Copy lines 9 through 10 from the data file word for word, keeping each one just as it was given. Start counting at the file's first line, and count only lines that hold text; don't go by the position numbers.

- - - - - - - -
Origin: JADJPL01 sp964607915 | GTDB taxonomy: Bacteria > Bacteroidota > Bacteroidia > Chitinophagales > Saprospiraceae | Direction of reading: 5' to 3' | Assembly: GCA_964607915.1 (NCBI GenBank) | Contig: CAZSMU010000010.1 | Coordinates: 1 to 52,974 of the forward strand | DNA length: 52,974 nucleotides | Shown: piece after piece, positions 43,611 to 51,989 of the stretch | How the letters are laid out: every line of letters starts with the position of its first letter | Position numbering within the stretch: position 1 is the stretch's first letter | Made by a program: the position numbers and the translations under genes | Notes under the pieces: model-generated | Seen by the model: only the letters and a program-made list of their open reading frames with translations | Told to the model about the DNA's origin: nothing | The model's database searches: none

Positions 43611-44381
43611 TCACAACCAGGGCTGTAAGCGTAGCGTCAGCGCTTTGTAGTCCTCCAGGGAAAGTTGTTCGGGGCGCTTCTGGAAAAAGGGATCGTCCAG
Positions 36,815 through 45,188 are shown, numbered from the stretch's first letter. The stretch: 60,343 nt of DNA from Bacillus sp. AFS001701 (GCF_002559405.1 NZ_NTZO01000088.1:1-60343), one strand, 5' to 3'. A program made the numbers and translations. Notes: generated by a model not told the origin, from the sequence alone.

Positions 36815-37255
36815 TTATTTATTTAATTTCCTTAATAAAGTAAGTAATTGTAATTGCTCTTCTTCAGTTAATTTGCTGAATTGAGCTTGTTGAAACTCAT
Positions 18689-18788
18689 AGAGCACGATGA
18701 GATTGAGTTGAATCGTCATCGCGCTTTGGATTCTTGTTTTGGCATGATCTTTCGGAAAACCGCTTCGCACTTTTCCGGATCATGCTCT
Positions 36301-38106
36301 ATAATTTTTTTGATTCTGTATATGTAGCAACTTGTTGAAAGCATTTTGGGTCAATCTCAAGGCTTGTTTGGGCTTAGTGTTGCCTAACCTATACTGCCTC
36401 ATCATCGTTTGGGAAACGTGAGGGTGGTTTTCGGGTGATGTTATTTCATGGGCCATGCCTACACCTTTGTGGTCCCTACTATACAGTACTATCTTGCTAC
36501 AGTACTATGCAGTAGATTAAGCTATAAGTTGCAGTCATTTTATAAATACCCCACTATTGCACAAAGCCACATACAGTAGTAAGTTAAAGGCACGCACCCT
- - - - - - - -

18701 GATTGAGTTGAATCGTCATCGCGCTTTGGATTCTTGTTTTGGCATGATCTTTCGGAAAACCGCTTCGCACTTTTCCGGATCATGCTCT
Positions 36301-38106